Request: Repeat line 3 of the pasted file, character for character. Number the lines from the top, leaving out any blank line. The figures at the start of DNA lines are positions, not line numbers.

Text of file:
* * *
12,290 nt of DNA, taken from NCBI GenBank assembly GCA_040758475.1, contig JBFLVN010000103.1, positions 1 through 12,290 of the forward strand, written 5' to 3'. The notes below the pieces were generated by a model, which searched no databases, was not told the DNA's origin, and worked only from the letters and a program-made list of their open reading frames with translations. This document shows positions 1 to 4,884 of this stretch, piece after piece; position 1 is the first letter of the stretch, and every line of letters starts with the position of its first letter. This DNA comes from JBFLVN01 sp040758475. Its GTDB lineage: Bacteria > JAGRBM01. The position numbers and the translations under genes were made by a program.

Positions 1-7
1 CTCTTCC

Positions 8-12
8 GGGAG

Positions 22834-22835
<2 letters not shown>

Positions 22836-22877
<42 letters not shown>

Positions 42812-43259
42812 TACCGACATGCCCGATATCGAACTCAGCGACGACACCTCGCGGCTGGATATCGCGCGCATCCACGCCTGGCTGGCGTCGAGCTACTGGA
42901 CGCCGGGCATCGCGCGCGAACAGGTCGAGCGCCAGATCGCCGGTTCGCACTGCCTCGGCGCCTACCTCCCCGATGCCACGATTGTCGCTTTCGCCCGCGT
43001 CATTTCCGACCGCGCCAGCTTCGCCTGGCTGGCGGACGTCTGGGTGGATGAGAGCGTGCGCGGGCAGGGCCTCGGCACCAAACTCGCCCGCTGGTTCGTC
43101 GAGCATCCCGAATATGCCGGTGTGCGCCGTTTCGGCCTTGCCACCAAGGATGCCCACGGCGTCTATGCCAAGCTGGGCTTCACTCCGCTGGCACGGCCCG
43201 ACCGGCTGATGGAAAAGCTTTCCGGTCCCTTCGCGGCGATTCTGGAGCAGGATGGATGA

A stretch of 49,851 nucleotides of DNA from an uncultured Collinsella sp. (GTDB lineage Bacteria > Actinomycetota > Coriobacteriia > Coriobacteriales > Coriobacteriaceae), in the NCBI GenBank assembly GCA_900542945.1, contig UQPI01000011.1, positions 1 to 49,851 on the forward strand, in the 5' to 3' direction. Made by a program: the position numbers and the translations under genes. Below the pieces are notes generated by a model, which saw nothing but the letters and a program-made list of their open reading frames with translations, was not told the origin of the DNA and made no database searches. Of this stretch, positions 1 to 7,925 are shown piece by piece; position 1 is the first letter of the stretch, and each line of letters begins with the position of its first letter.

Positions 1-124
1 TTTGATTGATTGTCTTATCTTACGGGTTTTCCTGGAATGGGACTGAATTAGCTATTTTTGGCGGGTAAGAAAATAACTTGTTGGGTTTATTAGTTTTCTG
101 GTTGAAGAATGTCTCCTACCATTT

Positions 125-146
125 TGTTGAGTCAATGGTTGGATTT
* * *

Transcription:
1 CTCTTCC